‘9 to 5’, the smash hit comedy film that premiered 40-years ago this week, is sadly still relevant today, expert say.
The film tells the story of three women forced to put up with a sexist, egotistical, misogynistic and chauvinistic boss.
Four decades on, many of those same themes still resonate with working women in 2020.
‘9 to 5’ sexual harassment
Sexual harassment is a major issue tackled in the film.
Consolidated Companies boss Franklin Hart (played by Dabney Coleman) relentlessly harasses his personal assistant, Doralee Rhodes (played by Dolly Parton).
Hart makes endless inappropriate comments and lewd gestures, and even spreads false rumours of an affair between the two, resulting in other staff ostracising Rhodes.
Becoming aggressive to stop the the harassment, Rhodes delivers one of the most memorable lines to her sleazy boss:
“If you ever say another word about me or make another indecent proposal, I’m going get that gun of mine, and I’m gonna change you from a rooster to a hen with one shot!”
‘9 to 5’ discrimination
In the film, Violet Newstead (played by Lily Tomlin) impresses as a highly capable and experienced employee at Consolidated Companies.
Despite her excellent qualifications, she is overlooked when a male colleague is promoted because of her boss’s sexist attitude.
To make the sex discrimination even worse, she trained the less-experienced male co-worker years earlier.
Completing the trio is Judy Bernly (played by Jane Fonda).
Bernly is new to Consolidated Companies – forced to find work after her husband left her for his younger secretary.
Serious workplace issues
The movie is full of laughs, including a scene where the three women smoke a joint and dream about exacting their revenge on Hart.
However, it also highlights the serious issues faced by women in the workforce at the time.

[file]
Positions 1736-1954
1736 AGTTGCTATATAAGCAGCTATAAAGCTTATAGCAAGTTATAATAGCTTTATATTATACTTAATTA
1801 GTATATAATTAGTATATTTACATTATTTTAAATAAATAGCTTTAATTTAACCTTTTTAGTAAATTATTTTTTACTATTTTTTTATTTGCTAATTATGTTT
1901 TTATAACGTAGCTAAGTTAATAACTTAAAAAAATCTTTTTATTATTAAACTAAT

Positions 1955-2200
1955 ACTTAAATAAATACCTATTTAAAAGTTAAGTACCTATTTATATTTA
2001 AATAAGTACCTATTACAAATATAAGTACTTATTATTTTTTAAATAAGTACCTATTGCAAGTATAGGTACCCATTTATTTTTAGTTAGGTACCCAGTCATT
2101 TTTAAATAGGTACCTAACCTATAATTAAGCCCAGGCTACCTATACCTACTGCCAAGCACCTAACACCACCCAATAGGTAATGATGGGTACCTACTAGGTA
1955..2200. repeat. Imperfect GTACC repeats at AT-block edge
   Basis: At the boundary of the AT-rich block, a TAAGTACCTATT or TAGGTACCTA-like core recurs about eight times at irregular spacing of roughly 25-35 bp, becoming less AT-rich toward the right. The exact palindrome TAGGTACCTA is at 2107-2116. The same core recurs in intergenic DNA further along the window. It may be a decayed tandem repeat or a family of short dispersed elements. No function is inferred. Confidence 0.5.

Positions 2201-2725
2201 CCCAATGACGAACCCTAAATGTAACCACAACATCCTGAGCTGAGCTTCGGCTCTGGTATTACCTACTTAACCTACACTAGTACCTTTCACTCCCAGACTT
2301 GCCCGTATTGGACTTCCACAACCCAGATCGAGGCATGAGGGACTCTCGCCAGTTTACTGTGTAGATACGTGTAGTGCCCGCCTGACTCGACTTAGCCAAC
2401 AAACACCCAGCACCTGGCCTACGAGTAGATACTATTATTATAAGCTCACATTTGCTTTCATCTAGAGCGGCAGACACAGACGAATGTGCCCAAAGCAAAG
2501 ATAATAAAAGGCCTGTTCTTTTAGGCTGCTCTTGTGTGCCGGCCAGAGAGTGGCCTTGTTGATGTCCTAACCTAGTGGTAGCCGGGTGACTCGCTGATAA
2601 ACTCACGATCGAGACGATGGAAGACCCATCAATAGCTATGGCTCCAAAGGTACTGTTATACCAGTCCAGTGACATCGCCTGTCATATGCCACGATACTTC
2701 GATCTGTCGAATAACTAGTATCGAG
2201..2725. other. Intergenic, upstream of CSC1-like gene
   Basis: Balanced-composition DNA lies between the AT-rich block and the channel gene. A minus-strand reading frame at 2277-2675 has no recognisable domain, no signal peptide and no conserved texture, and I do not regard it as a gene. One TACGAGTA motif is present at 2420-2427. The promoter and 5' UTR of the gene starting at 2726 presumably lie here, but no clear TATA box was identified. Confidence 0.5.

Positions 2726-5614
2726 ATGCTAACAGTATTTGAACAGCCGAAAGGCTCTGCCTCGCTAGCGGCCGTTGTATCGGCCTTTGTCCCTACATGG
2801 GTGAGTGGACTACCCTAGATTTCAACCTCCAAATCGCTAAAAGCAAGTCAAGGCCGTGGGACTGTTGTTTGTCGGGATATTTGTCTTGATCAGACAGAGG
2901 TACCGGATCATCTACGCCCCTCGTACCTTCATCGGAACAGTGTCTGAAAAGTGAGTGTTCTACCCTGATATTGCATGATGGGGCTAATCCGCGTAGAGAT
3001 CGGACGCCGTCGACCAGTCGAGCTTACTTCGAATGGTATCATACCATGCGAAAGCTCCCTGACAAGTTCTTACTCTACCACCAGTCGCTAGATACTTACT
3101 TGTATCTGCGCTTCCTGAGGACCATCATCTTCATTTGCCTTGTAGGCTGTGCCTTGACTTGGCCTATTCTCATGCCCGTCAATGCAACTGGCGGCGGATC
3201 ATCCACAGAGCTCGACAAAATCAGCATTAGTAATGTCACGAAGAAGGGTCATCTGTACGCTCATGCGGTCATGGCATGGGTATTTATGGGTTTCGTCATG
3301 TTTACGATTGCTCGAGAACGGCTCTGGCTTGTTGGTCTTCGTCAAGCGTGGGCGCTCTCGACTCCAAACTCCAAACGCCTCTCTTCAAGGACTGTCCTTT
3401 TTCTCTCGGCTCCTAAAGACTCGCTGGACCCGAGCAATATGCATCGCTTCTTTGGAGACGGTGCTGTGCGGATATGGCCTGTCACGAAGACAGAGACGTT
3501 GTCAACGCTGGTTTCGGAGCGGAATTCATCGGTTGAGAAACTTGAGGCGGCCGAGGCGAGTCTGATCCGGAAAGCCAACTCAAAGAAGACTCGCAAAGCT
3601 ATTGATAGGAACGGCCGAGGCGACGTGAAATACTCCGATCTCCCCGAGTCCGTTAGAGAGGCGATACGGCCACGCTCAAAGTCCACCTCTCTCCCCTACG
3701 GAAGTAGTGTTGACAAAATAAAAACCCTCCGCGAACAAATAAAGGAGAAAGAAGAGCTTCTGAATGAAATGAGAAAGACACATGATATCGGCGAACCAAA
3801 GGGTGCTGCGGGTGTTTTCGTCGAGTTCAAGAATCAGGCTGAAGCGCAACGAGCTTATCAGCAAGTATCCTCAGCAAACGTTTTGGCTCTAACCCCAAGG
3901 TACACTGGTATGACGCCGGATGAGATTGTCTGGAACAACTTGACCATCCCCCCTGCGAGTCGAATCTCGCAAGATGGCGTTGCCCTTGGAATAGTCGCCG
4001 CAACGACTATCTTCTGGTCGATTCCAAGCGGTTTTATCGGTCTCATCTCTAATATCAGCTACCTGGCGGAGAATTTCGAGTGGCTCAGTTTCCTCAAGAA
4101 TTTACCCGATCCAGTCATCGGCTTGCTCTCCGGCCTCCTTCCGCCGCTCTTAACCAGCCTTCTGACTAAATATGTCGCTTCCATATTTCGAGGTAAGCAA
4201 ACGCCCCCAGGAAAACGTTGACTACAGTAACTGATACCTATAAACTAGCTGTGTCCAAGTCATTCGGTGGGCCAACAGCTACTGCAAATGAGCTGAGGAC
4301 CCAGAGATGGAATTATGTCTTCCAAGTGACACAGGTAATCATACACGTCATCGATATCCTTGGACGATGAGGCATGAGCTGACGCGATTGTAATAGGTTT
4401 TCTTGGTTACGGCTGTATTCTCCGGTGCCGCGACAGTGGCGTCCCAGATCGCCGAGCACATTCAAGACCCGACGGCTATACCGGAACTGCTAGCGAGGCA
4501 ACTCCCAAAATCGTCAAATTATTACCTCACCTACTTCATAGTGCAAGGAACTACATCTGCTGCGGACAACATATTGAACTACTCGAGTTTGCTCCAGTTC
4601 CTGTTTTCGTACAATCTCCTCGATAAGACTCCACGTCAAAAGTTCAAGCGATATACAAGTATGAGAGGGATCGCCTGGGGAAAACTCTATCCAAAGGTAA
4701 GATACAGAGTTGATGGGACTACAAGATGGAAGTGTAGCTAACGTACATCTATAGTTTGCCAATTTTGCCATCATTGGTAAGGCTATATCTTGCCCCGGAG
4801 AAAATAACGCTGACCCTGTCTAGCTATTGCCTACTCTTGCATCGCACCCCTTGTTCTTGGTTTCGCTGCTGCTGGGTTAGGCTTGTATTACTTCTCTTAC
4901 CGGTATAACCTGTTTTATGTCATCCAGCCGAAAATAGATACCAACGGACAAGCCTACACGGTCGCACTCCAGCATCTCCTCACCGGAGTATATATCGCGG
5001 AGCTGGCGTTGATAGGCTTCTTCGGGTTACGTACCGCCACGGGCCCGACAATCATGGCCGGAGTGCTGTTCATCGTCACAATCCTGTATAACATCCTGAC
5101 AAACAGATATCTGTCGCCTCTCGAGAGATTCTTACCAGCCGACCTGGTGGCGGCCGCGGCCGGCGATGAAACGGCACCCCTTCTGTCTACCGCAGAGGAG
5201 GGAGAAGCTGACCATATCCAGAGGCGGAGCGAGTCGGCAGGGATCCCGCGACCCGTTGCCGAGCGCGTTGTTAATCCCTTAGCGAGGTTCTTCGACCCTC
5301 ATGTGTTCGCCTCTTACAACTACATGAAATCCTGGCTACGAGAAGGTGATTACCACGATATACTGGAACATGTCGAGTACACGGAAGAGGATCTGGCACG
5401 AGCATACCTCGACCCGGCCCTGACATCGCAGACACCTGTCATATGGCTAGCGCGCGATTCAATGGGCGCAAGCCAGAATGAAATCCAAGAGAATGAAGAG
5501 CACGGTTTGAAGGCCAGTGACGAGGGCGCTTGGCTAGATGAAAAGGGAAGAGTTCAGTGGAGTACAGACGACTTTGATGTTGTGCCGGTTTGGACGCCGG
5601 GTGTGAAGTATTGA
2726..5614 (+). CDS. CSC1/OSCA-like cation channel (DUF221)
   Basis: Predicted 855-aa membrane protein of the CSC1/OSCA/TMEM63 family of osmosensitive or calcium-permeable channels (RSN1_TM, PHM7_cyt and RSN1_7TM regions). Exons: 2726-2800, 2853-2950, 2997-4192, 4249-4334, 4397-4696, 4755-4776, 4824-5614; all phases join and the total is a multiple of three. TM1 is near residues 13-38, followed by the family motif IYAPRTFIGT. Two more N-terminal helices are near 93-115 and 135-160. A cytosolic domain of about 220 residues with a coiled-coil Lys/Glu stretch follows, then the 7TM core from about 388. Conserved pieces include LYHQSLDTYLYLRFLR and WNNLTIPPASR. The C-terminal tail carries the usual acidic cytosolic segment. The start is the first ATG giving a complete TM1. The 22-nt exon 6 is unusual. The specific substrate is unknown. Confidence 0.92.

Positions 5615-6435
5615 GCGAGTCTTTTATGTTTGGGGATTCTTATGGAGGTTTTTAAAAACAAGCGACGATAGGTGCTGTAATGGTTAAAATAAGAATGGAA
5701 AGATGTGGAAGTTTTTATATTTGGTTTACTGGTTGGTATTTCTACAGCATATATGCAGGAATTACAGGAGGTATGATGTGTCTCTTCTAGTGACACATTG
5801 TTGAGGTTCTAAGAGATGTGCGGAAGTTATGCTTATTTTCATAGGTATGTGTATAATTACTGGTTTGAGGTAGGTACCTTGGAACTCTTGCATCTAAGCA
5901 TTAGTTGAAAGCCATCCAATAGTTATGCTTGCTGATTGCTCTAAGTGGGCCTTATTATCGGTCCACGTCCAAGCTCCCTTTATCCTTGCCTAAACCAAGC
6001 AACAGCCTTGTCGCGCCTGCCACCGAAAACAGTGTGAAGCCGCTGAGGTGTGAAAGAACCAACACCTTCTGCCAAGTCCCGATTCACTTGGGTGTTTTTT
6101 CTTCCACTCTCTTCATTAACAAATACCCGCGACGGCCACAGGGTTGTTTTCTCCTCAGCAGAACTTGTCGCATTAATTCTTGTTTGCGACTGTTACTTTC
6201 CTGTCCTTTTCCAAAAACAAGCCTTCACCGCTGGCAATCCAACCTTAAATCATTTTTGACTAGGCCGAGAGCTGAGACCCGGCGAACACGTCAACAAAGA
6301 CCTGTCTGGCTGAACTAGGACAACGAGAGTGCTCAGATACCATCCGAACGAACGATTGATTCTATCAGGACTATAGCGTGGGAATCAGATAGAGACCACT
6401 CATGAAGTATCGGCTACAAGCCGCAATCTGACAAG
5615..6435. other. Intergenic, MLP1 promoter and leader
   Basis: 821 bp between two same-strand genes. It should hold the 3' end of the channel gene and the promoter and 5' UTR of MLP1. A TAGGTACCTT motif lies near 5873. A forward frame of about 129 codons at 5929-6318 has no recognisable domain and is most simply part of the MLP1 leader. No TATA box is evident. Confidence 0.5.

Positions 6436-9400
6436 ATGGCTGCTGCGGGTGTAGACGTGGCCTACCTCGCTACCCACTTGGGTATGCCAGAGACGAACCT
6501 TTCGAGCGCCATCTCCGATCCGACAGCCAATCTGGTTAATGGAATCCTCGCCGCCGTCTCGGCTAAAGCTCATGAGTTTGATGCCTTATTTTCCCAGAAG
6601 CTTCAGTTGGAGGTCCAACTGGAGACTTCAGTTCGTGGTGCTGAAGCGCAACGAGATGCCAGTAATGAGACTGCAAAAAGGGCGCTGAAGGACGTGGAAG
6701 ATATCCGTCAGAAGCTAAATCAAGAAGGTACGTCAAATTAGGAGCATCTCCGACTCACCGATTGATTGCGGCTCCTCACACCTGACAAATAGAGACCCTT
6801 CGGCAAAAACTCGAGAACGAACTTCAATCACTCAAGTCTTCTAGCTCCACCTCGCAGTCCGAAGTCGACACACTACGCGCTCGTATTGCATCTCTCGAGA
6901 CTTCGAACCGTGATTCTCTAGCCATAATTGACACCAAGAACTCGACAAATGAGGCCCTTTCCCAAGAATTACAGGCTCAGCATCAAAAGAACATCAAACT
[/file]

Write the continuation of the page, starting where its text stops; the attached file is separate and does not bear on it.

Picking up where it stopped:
The trio battle for equal pay, more flexible working hours and a day care centre for young mothers.
How far have we come?
So after four decades since the release of ‘9 to 5’, how far have we come in Australia?
The Hawke government introduced the Sex Discrimination Act in 1984, thanks to the relentless work of our first female Minister, Susan Ryan.
It outlawed sexual harassment and discrimination based on sex, making Australia the first jurisdiction in the world to do so.
As the years have gone on, other protections have been added.
For example, discrimination laws now protect pregnant women and people with family responsibilities.
The government now offers 18-weeks Parental Leave Pay and some companies even provide childcare services for staff.
Despite these advancements, a significant gender pay gap still exists in Australia.
According to the Workplace Gender Equality Agency, as of May 2020, the gender pay gap is 14 percent.
Women’s average earnings across all industries is $1,558 a week, compared to men who earn $1,812 a week.
And unfortunately, discrimination and sexual harassment are still prevalent in Australian workplaces.
Victoria Police, the New South Wales Police Force, the legal profession and our federal politicians have all recently come under the spotlight for fostering appalling cultures described as “boys clubs”.
A 2018 report by the Human Rights Commission found 72 percent of Australians have experienced workplace sexual harassment since the age of 15.
In the previous 12-months, 23 percent of women and 16 percent of men reported harassment at work.
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